PINAR DEL RIO


support babalú


Your donations help fund
our continued operation

do you babalú?

what they’re saying


bestlatinosmall.jpg

quotes.gif

activism


ozt_bilingual


buclbanner

recommended reading





babalú features





recent comments


  • asombra: The condensed EU response: “Get a clue and don’t make us laugh.”

  • asombra: Was Menendez going for a “mature” Saturday Night Fever look? Bad idea.

  • asombra: And look, they even got the guards to dress up for this. Too bad their caps don’t match their uniforms. Clowns.

  • asombra: And isn’t Diana dressed for the occasion? At least that cow in the background put on a “cocktail” outfit....

  • asombra: What? She settled for that slug Díaz-Canel? Where’s Mariela? Where are the drag queens? Why wasn’t Ellen invited?...

search babalu

babalú archives

frequent topics


elsewhere on the net



realclearworld

Human rights in Cuba the theme of new play in New York City

Via The Jersey Journal:

Hudson playwright's theme is human rights in Cuba

jjxaperez0830.jpgLocal playwright and director Alex Perez’s 15-year journey to find his roots has blossomed into a new play coming up in New York.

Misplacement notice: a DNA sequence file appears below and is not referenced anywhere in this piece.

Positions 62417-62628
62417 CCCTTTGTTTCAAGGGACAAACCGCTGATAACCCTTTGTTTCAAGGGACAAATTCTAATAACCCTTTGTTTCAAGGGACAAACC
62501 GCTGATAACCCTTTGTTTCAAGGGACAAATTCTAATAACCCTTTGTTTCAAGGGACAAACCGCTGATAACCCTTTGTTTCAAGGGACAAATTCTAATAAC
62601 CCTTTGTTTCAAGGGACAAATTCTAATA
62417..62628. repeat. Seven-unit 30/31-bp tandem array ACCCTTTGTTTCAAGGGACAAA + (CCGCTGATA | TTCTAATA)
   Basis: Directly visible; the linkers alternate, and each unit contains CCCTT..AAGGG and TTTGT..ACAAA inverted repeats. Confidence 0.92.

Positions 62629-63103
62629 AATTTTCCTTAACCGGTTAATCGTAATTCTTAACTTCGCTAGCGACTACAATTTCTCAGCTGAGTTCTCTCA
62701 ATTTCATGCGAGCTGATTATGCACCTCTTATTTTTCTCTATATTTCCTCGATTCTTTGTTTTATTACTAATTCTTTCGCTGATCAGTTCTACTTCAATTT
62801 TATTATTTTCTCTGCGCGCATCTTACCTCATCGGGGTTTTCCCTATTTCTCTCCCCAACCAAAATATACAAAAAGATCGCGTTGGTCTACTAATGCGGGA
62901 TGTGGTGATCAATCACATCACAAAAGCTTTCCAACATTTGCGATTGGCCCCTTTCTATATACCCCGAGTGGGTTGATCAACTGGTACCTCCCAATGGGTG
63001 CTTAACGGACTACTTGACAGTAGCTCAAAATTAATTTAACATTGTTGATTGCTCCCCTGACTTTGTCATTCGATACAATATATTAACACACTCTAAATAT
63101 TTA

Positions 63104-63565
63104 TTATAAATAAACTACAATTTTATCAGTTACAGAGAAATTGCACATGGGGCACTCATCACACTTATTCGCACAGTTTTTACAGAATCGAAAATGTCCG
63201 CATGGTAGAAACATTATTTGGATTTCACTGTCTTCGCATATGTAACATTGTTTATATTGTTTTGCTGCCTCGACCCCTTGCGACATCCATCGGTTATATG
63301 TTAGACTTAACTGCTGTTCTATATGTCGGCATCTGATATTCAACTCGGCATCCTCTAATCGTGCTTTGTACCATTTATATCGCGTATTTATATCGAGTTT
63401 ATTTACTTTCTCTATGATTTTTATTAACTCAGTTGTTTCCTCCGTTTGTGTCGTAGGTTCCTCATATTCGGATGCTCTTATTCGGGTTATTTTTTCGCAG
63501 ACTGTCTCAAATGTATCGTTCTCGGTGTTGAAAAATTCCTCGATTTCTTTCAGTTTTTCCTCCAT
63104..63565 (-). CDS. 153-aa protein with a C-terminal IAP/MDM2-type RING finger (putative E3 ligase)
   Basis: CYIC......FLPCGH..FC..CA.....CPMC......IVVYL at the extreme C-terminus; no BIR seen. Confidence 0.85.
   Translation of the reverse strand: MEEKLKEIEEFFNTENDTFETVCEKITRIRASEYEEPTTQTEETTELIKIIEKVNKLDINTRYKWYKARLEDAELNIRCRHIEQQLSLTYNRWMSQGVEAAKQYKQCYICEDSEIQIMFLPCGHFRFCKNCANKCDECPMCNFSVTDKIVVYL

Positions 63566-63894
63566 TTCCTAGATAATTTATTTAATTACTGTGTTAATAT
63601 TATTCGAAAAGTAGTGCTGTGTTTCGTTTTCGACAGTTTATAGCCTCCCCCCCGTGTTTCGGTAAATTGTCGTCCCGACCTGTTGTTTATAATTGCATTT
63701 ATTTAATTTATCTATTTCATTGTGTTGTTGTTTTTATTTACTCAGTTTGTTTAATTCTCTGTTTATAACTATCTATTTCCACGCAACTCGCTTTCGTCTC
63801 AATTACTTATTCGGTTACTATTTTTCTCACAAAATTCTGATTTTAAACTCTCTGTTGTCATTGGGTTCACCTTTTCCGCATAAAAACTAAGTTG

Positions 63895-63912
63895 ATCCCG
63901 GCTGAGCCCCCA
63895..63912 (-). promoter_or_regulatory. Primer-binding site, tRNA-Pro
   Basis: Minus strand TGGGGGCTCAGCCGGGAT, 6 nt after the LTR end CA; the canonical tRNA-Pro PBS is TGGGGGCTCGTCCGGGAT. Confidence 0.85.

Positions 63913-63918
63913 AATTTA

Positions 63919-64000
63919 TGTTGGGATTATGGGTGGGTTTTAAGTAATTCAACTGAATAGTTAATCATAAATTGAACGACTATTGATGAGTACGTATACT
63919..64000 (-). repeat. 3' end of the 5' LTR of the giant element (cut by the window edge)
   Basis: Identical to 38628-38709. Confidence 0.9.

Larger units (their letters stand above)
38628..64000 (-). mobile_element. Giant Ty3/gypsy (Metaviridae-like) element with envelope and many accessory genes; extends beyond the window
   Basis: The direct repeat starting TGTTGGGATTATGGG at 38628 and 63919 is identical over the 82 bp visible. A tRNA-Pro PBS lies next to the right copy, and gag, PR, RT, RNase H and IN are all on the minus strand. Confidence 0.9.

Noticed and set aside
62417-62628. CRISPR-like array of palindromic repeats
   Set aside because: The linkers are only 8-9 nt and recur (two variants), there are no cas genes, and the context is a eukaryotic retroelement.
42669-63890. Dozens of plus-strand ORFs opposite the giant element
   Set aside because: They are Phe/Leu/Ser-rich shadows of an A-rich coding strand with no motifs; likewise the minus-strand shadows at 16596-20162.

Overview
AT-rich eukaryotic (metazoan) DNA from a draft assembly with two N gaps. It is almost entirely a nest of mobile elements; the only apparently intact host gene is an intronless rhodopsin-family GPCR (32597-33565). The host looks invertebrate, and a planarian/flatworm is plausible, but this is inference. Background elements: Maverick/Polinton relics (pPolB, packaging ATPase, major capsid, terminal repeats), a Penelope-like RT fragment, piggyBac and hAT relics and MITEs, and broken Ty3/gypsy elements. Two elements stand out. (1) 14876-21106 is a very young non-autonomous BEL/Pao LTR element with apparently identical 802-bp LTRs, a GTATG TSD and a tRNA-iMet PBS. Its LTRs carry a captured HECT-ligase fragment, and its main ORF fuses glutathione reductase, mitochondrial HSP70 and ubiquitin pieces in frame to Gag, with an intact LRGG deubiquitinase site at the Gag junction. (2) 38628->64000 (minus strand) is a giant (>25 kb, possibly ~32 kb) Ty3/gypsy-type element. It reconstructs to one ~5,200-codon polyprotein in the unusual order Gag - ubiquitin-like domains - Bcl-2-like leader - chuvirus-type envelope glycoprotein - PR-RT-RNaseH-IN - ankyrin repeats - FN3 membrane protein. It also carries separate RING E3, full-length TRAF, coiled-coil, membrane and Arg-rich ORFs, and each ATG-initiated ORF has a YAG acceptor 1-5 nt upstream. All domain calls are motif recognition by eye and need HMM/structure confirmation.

Perez — who was born in Jersey City, grew up in Union City and lives in North Bergen — found out while researching his Cuban family’s history that his grandfather was held as a political prisoner.

“It opened up my ears and eyes,” said the 39-year-old. “In the late 60’s, there were these camps that Fidel Castro put aside for anybody he deemed unfit for society. They’d live in prison cells and work in labor camps.

“I fell in love with the human rights issues in these stories and newspaper clippings and wanted to write a fable representing the voices of the people,” he said.

The result is “Julian and Romero,” a tale of two young Cuban men set in one of these camps. One of them is a communist soldier under Castro’s revolution and the other a closeted gay man. While the two were best friends growing up, they are now at odds with each other’s beliefs.

Perez hopes the play educates audiences about important social and political issues.

Continue reading HERE.

Comments are closed.